mathlib documentation

category_theory.limits.shapes.zero

Zero morphisms and zero objects

A category "has zero morphisms" if there is a designated "zero morphism" in each morphism space, and compositions of zero morphisms with anything give the zero morphism. (Notice this is extra structure, not merely a property.)

A category "has a zero object" if it has an object which is both initial and terminal. Having a zero object provides zero morphisms, as the unique morphisms factoring through the zero object.

References

@[class]
structure category_theory.limits.has_zero_morphisms (C : Type u) [category_theory.category C] :
Type (max u v)
  • has_zero : Π (X Y : C), has_zero (X Y)
  • comp_zero' : (∀ {X Y : C} (f : X Y) (Z : C), f 0 = 0) . "obviously"
  • zero_comp' : (∀ (X : C) {Y Z : C} (f : Y Z), 0 f = 0) . "obviously"

A category "has zero morphisms" if there is a designated "zero morphism" in each morphism space, and compositions of zero morphisms with anything give the zero morphism.

Instances
@[simp]
theorem category_theory.limits.comp_zero {C : Type u} [category_theory.category C] [category_theory.limits.has_zero_morphisms C] {X Y : C} {f : X Y} {Z : C} :
f 0 = 0

@[simp]

@[instance]

Equations
@[instance]

Equations

If you're tempted to use this lemma "in the wild", you should probably carefully consider whether you've made a mistake in allowing two instances of has_zero_morphisms to exist at all.

See, particularly, the note on zero_morphisms_of_zero_object below.

@[instance]

Equations

Construct a has_zero C for a category with a zero object. This can not be a global instance as it will trigger for every has_zero C typeclass search.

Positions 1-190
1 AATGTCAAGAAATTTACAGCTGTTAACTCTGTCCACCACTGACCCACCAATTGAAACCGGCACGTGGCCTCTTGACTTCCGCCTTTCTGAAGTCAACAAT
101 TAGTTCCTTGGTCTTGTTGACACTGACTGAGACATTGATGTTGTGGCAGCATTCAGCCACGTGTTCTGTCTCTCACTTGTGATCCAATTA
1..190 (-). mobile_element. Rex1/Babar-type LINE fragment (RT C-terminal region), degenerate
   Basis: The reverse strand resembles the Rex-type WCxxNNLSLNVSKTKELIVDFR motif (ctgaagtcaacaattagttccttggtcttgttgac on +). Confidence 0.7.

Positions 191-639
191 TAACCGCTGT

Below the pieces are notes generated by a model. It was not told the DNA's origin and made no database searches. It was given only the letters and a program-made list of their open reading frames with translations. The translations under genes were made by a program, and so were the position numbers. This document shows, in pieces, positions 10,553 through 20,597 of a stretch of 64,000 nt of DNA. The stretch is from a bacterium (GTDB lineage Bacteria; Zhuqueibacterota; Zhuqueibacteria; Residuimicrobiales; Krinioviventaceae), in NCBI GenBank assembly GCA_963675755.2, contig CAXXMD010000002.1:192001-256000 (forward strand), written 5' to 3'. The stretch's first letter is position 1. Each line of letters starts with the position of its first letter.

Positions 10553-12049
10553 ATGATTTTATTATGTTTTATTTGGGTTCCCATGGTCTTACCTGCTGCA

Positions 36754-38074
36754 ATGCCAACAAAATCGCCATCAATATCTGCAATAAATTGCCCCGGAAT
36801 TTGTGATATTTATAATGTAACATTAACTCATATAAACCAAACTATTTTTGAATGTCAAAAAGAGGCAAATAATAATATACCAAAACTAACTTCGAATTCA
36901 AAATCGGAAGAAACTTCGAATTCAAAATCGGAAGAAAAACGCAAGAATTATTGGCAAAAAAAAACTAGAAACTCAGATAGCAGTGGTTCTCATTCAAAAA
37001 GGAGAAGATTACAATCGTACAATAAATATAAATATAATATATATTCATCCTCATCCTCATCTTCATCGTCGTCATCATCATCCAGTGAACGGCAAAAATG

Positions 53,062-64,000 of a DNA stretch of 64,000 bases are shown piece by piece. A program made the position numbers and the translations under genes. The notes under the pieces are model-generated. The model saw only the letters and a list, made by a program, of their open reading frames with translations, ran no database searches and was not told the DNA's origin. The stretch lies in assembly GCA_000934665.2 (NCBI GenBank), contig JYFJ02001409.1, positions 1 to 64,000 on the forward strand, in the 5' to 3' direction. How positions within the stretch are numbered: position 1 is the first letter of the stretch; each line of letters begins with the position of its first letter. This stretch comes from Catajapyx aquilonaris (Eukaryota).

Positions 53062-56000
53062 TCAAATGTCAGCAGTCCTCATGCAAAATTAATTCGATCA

Equations

A category with a zero object has zero morphisms.

It is rarely a good idea to use this. Many categories that have a zero object have zero morphisms for some other reason, for example from additivity. Library code that uses zero_morphisms_of_zero_object will then be incompatible with these categories because the has_zero_morphisms instances will not be definitionally equal. For this reason library code should generally ask for an instance of has_zero_morphisms separately, even if it already asks for an instance of has_zero_objects.

Equations

An arrow ending in the zero object is zero

An arrow starting at the zero object is zero

An object X has 𝟙 X = 0 if and only if it is isomorphic to the zero object.

Because X ≅ 0 contains data (even if a subsingleton), we express this as an .

Equations

A zero morphism 0 : X ⟶ Y is an isomorphism if and only if the identities on both X and Y are zero.

Equations

A zero morphism 0 : X ⟶ X is an isomorphism if and only if the identity on X is zero.

Equations

A zero morphism 0 : X ⟶ Y is an isomorphism if and only if X and Y are isomorphic to the zero object.

Equations
@[simp]

If we know f = 0, it requires a little work to conclude image.ι f = 0, because f = g only implies image f ≅ image g.

@[instance]

In the presence of zero morphisms, coprojections into a coproduct are (split) monomorphisms.

Equations
@[instance]

In the presence of zero morphisms, projections into a product are (split) epimorphisms.

Equations